Volume 23, Issue 2 (March 1995)
Elastic Compliance of Four-Point Bend Specimens Comprising Two Linear-Elastic Materials Bonded with a Thin Layer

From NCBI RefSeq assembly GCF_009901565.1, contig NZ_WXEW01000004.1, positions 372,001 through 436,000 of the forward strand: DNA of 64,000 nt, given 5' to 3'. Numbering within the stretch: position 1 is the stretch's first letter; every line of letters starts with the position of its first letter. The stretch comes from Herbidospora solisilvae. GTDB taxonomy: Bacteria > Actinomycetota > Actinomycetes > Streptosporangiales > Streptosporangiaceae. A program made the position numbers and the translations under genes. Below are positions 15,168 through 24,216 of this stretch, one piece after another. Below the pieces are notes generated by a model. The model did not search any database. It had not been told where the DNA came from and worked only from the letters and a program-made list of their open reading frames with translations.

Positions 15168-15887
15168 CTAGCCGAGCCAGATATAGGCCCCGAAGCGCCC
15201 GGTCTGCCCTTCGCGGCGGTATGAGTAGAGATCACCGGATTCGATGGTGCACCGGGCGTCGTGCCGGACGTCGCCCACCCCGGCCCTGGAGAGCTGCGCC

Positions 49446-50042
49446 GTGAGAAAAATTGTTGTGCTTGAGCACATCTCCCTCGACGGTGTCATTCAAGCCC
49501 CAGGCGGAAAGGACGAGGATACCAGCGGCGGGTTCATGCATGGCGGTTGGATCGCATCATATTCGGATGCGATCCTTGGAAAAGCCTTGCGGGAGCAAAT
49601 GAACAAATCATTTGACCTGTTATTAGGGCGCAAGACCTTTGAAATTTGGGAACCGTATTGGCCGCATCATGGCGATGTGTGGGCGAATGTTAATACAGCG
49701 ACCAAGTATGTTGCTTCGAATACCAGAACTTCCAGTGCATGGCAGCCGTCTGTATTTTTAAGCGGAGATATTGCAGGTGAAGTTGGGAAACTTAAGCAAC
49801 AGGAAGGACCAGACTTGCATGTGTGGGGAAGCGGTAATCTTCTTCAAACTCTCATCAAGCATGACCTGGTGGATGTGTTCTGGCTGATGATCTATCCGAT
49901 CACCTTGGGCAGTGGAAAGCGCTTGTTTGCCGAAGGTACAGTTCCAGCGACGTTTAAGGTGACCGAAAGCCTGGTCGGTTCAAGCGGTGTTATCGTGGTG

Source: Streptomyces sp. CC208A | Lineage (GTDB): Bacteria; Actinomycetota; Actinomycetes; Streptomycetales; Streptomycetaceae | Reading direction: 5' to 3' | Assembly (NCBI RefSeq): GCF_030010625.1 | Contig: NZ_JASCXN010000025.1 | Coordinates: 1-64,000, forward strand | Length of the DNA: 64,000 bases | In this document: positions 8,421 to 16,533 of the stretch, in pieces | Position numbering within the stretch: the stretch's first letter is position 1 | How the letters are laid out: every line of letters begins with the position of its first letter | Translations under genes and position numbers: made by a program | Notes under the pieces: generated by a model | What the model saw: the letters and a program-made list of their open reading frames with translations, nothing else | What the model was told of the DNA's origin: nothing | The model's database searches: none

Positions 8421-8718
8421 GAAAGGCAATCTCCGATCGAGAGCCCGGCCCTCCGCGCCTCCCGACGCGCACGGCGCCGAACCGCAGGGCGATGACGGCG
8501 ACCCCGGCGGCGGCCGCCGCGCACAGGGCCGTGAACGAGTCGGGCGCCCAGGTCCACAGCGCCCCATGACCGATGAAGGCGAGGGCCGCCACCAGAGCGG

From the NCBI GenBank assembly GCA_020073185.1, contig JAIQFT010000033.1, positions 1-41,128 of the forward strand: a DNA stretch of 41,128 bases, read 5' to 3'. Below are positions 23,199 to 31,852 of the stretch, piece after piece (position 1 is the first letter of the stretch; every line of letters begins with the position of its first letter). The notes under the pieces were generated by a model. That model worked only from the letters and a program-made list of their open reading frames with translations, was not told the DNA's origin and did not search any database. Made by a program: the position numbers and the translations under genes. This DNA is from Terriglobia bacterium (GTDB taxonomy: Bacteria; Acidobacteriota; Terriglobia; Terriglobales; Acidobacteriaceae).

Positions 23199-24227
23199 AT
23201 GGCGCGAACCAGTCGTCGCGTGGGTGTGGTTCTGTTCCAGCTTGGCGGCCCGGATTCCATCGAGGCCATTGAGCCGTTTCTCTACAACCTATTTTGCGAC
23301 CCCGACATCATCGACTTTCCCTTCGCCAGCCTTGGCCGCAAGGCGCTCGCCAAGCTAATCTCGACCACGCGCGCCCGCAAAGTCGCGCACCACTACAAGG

The four-point bend “sandwich” specimen, comprising two identical linear-elastic substrates joined by a thin elastic layer, is widely used in the study of strength and toughness of bimaterial joints loaded under nominal mode I loading. As an aid to crack monitoring in such specimen geometries, the linear-elastic compliance based on load-line displacement, back-face strain, and crack-opening displacement has been determined for a wide range of substrate/layer material combinations using finite-element analyses. Calculations for bimaterial systems, with elastic moduli ratios varying from 0.2 to 5 and with joining layer thicknesses between 100 and 500 μm, show that for crack sizes between 0.1 to 0.7 of the specimen width, the compliance is significantly different from that of the bulk substrates, even when the layer is very thin. It is concluded that crack-opening displacements are preferable for the monitoring and detection of interfacial and near-interfacial cracks in this specimen geometry, as the compliance based on these displacements is the least sensitive to errors from either measurement site or crack location.